The new Tory party is the most Thatcherite yet

Thatcher, not Cameron, is the guiding spirit behind the new Tories

Jonathan Isaby has a piece in today's Times looking at the new crop of Conservative candidates. Here is the crucial passage:

As for their politics, the new intake will for the most part be "Thatcher's Children", rather than "Cameron's Children". Yes, some have joined the party since he won the leadership in 2005, but far more came of age politically during the 1980s.

Isaby is right; the next Tory parliamentary party is likely to be the most Thatcherite in history. It will be stridently Eurosceptic, aggressively pro-market and hawkish on foreign policy. As I reported earlier this week, it will also be deeply reluctant to tackle climate change.

For much of the 1980s, the cabinet at least contained One-Nation Tories (the so-called wets) such as Francis Pym, James Prior and Peter Walker. But Kenneth Clarke is now the only genuine representative of this tradition left on the Tory front bench.

The party will be far more socially liberal than it was under Thatcher -- the return of Section 28, or anything like it, is now unthinkable -- but in most other respects it will be no less right-wing.

And with David Cameron likely to win a small Commons majority of roughly 30, we can expect his backbenchers to exercise significant influence on his government.

 

Follow the New Statesman team on Twitter

George Eaton is political editor of the New Statesman.

New Statesman
Show Hide image

Quiz: Can you identify fake news?

The furore around "fake" news shows no sign of abating. Can you spot what's real and what's not?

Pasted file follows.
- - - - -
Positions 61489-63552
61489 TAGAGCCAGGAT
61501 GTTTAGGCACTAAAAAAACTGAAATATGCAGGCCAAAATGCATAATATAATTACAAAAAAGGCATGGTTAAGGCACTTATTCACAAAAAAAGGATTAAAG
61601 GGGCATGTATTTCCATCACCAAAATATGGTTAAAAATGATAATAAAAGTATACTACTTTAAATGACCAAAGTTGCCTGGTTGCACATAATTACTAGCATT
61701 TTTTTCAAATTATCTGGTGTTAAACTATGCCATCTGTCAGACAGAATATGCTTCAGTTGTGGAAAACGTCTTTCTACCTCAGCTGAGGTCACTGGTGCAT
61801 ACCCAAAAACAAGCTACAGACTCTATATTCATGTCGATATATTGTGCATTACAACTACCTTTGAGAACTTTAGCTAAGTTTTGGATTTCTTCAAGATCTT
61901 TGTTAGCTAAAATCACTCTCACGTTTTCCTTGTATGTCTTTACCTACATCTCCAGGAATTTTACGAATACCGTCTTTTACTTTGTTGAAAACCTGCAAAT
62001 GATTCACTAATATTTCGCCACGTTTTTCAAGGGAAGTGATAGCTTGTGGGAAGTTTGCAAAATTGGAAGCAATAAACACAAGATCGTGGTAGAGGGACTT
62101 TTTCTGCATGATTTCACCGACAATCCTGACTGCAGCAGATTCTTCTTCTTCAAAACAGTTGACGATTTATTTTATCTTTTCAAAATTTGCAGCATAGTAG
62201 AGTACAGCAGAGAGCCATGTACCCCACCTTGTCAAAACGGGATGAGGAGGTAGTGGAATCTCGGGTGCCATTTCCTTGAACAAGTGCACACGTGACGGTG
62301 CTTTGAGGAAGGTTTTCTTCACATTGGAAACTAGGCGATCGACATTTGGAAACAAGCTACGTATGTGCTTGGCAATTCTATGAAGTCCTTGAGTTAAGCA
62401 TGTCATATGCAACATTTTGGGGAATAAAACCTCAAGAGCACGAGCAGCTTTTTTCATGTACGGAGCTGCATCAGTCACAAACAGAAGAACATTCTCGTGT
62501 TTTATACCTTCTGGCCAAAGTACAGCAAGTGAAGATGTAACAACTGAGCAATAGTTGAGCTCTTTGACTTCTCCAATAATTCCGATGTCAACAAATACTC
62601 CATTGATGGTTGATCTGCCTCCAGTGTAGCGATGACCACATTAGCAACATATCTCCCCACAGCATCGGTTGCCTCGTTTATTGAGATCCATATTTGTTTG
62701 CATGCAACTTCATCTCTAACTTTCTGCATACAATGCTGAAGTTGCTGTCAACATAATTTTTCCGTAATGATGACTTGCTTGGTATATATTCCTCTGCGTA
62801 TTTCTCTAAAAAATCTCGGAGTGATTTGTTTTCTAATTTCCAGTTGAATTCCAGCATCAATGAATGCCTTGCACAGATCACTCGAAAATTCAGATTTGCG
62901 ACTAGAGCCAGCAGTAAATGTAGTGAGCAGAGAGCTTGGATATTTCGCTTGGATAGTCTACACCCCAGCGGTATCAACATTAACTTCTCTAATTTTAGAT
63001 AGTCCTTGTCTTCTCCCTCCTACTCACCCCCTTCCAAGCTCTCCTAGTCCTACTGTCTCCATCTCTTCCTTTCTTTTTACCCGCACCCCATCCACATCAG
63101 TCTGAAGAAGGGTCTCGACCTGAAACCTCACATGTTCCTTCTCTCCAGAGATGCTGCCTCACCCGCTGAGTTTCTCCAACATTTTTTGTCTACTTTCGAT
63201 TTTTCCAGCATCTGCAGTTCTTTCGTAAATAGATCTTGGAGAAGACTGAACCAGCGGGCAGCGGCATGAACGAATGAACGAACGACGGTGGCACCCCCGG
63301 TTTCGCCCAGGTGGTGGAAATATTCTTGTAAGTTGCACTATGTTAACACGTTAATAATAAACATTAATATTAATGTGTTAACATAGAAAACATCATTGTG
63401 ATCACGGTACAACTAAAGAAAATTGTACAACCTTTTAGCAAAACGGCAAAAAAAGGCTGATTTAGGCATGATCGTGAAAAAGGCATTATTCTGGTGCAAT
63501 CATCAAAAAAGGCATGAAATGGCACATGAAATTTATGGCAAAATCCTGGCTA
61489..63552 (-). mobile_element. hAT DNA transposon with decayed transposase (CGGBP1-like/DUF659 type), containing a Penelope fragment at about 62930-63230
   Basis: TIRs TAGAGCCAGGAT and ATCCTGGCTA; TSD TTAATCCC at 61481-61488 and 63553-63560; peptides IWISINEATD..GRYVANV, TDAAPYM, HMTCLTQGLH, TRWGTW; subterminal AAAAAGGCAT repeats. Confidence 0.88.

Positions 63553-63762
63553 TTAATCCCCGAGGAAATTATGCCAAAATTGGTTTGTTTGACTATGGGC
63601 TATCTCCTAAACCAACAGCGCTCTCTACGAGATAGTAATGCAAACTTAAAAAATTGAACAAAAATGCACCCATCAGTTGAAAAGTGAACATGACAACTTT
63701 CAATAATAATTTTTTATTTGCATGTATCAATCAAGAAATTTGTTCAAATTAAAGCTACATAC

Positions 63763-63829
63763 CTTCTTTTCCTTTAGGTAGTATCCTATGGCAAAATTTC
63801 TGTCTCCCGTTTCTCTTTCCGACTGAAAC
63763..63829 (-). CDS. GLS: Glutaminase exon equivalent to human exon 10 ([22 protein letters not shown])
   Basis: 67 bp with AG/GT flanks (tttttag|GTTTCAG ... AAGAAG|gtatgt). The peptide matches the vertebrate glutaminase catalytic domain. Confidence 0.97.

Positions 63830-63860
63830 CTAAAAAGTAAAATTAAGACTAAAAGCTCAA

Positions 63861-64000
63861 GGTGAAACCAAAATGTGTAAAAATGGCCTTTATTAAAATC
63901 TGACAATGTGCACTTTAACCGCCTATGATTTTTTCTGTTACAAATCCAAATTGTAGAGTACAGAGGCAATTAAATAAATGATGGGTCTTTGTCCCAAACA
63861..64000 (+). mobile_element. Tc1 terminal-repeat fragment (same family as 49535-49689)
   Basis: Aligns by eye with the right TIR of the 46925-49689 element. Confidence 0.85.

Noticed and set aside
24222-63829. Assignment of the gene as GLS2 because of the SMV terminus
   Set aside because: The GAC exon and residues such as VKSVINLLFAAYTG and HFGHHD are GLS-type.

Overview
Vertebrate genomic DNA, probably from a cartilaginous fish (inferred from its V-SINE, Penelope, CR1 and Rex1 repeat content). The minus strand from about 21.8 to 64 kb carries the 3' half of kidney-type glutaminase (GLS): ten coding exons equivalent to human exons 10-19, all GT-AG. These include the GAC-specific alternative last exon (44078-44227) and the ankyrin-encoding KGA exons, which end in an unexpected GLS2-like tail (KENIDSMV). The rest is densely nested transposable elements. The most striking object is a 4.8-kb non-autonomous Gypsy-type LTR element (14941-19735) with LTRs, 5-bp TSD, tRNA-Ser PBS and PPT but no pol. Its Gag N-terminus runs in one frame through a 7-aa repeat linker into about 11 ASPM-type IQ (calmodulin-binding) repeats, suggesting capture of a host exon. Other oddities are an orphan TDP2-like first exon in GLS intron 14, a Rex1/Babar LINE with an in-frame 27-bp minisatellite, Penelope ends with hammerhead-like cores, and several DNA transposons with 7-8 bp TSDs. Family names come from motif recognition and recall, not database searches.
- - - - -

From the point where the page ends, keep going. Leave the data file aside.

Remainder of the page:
Hillary Clinton has spoken out today to warn about the fake news epidemic sweeping the world. Clinton went as far as to say that "lives are at risk" from fake news, the day after Pope Francis compared reading fake news to eating poop. (Side note: with real news like that, who needs the fake stuff?)

The sweeping distrust in fake news has caused some confusion, however, as many are unsure about how to actually tell the reals and the fakes apart. Short from seeing whether the logo will scratch off and asking the man from the market where he got it from, how can you really identify fake news? Take our test to see whether you have all the answers.

 

 

In all seriousness, many claim that identifying fake news is a simple matter of checking the source and disbelieving anything "too good to be true". Unfortunately, however, fake news outlets post real stories too, and real news outlets often slip up and publish the fakes. Use fact-checking websites like Snopes to really get to the bottom of a story, and always do a quick Google before you share anything. 

Amelia Tait is a technology and digital culture writer at the New Statesman.